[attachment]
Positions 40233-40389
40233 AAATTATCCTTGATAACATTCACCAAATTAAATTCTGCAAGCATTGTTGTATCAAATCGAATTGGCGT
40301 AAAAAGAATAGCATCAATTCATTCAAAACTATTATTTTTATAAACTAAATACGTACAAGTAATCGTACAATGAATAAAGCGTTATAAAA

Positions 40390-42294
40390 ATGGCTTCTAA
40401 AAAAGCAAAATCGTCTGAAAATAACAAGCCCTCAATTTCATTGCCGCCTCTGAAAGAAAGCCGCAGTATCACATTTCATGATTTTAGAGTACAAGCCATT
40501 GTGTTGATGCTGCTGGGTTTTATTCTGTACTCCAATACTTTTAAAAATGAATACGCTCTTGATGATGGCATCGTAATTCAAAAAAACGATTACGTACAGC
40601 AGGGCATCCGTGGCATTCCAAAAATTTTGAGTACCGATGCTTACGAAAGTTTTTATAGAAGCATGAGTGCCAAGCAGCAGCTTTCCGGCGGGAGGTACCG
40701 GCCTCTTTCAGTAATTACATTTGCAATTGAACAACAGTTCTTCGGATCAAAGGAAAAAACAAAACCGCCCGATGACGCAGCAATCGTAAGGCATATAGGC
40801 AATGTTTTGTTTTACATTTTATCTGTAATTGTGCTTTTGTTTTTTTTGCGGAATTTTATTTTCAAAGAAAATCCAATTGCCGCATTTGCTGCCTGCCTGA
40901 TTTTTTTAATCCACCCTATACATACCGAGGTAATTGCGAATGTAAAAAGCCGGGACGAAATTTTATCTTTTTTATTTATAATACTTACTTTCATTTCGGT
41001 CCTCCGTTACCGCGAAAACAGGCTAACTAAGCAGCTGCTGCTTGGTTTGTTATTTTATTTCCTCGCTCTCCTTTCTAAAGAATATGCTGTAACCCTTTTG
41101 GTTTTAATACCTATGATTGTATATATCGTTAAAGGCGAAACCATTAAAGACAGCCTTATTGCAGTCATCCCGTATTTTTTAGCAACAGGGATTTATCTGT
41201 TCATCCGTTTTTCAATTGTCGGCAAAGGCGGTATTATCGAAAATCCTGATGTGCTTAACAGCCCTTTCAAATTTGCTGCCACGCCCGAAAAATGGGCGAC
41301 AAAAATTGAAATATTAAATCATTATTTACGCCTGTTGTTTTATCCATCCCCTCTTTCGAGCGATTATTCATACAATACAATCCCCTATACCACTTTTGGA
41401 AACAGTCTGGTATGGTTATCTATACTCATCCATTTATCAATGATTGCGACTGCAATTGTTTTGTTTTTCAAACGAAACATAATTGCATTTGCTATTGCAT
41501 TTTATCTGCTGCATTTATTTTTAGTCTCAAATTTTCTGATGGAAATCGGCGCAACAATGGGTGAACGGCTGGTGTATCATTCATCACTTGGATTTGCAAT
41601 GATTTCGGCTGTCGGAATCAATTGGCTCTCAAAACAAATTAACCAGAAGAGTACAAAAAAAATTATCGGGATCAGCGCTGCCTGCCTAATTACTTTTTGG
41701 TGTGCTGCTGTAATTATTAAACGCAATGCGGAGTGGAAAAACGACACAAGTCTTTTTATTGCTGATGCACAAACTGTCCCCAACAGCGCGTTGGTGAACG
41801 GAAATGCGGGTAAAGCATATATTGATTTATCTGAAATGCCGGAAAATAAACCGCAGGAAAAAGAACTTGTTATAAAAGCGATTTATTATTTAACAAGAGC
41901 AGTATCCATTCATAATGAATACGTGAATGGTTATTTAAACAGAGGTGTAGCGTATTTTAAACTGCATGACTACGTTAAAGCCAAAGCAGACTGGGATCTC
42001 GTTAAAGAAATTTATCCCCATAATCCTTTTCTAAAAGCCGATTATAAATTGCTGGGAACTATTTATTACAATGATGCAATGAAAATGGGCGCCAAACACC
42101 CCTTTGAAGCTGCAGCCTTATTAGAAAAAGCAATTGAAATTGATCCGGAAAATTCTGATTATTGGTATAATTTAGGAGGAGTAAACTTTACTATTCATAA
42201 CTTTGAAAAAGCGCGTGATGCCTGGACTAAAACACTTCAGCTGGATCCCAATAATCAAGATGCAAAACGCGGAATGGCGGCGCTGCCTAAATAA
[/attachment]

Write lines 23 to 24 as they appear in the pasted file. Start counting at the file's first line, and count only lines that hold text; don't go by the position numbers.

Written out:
42101 CCTTTGAAGCTGCAGCCTTATTAGAAAAAGCAATTGAAATTGATCCGGAAAATTCTGATTATTGGTATAATTTAGGAGGAGTAAACTTTACTATTCATAA
42201 CTTTGAAAAAGCGCGTGATGCCTGGACTAAAACACTTCAGCTGGATCCCAATAATCAAGATGCAAAACGCGGAATGGCGGCGCTGCCTAAATAA